Question: Given a finite dimensional positively graded algebra $A$ over some ring $R$ that satisfies Poincaré duality in some dimension $n$, is there necessarily a topological space $X$ such that $H^*(X;R) \cong A$?

I recognise this is some sort of realization question but I don't know much algebraic topology.

The case I am most interested in is when $R$ is a field. As vague motivation, I'm interested in whether, given such an $A$ over $\mathbb{Q}$, there is an elliptic Sullivan algebra $(\Lambda V, d)$ such that $H(\Lambda V, d) \cong A$. The converse appears in the textbook Rational Homotopy Theory by Felix et. al.:

Theorem: If $(\Lambda V,d)$ is an elliptic Sullivan algebra (i.e. $V$ and $H(\Lambda V, d)$ are finite dimensional vector spaces) over a field of characteristic 0, then $H(\Lambda V, d)$ satisfies Poincaré duality.

There is at least some Sullivan algebras $(\Lambda V, d)$ quasi-isomorphic to $A$ (since $A^0 \cong R$) but whether any of them are elliptic is the question. I may make this another post later.

  • $\begingroup$ It seems there might be something related to your question in Rational Homotopy Theory by Felix, Halperin, and Thomas. In particular, check Chapter 38 - Poincare Duality. $\endgroup$ – M Turgeon Jul 12 '12 at 18:19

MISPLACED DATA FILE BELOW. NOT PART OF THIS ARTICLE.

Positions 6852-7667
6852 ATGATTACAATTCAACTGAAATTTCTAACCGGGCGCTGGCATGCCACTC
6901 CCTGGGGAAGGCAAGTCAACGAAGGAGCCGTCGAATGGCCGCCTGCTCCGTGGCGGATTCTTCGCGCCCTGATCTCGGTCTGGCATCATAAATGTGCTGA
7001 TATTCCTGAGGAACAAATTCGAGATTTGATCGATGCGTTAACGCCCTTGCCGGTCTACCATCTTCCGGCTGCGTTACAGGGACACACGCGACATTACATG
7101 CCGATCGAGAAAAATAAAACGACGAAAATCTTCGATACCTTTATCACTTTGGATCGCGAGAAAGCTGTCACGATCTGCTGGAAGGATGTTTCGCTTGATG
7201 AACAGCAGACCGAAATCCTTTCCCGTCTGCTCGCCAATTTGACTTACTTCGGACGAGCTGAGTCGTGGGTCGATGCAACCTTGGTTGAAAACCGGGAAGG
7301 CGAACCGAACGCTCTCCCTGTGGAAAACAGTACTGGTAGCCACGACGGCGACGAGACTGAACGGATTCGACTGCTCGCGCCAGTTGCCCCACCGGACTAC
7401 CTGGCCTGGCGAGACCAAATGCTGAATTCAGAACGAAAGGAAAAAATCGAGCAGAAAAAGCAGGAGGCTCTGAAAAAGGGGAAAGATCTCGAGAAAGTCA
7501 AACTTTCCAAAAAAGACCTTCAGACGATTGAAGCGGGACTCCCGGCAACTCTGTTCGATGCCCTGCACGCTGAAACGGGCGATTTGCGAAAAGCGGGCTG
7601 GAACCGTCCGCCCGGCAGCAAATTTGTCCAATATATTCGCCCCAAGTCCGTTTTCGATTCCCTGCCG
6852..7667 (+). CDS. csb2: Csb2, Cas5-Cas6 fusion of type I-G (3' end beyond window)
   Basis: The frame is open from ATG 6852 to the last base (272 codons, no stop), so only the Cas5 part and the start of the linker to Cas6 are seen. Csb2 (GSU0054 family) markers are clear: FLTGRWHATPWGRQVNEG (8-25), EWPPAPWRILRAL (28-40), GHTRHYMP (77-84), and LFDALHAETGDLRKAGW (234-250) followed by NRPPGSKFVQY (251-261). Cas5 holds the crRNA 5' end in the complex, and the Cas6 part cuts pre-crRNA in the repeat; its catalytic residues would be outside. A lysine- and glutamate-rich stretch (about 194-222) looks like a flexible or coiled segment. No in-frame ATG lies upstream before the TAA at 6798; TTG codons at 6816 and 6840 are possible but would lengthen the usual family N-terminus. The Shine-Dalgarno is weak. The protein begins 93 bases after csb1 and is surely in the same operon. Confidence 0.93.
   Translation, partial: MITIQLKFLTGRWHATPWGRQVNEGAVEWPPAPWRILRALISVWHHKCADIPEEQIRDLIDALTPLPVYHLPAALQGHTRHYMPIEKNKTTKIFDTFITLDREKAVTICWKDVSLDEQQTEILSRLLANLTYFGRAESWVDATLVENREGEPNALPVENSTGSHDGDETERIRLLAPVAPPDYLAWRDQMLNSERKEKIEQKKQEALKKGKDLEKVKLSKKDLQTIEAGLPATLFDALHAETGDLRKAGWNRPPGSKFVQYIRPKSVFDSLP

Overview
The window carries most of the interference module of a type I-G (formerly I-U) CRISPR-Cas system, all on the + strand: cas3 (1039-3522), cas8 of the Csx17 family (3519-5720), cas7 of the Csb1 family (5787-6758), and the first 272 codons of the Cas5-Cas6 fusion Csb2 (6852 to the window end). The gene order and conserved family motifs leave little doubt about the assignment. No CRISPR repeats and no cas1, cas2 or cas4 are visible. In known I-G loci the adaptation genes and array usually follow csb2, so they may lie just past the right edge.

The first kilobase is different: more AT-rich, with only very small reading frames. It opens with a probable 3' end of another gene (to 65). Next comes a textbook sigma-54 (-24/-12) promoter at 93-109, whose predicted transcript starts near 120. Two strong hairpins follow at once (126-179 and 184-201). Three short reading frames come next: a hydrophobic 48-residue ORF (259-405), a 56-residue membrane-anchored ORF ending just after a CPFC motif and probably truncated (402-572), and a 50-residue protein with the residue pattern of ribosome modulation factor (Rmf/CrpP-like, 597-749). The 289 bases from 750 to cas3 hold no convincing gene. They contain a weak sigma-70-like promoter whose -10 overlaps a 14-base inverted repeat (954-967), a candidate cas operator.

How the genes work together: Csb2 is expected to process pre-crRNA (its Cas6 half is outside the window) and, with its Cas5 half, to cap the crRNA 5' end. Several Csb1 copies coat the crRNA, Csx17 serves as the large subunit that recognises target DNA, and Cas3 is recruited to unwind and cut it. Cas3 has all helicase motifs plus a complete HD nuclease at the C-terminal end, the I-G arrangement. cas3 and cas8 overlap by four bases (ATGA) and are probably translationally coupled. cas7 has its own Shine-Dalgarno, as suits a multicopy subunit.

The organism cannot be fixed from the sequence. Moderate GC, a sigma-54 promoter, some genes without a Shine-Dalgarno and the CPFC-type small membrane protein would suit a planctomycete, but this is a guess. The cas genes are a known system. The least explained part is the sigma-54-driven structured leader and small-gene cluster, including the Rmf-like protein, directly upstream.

• $\begingroup$ Although I agree this won't answer your (very) general question. $\endgroup$ – M Turgeon Jul 12 '12 at 18:20
  • 1
    $\begingroup$ Ah, that is the motivation for the question actually (I just made an edit while you were commenting). $\endgroup$ – AnonymousCoward Jul 12 '12 at 18:25

The answer is, in general, no.

For example, the following is corollary 4L.10 of Hatcher's Algebraic Topology book (freely available):

If $H^\ast(X;\mathbb{Z})$ is a polynomial algebra $ \mathbb{Z}[\alpha]$, possibly truncated by $\alpha^m = 0$ for $m > 3$, then $|\alpha| = 2$ or $4$.

Here, $|\alpha|$ denotes the degree of $\alpha$, meaning $\alpha \in H^{|\alpha|}(X;\mathbb{Z})$.

  • $\begingroup$ I had not yet seen your edited question when I posted this. I'll think about the edited version... $\endgroup$ – Jason DeVito Jul 12 '12 at 18:34
  • $\begingroup$ Thanks, this answers the question of the post though, although I am looking at that chapter to see if $R$ not being a field has any core part in the example. $\endgroup$ – AnonymousCoward Jul 12 '12 at 18:36

Your Answer

By clicking “Post Your Answer”, you agree to our terms of service, privacy policy and cookie policy

Not the answer you're looking for? Browse other questions tagged or ask your own question.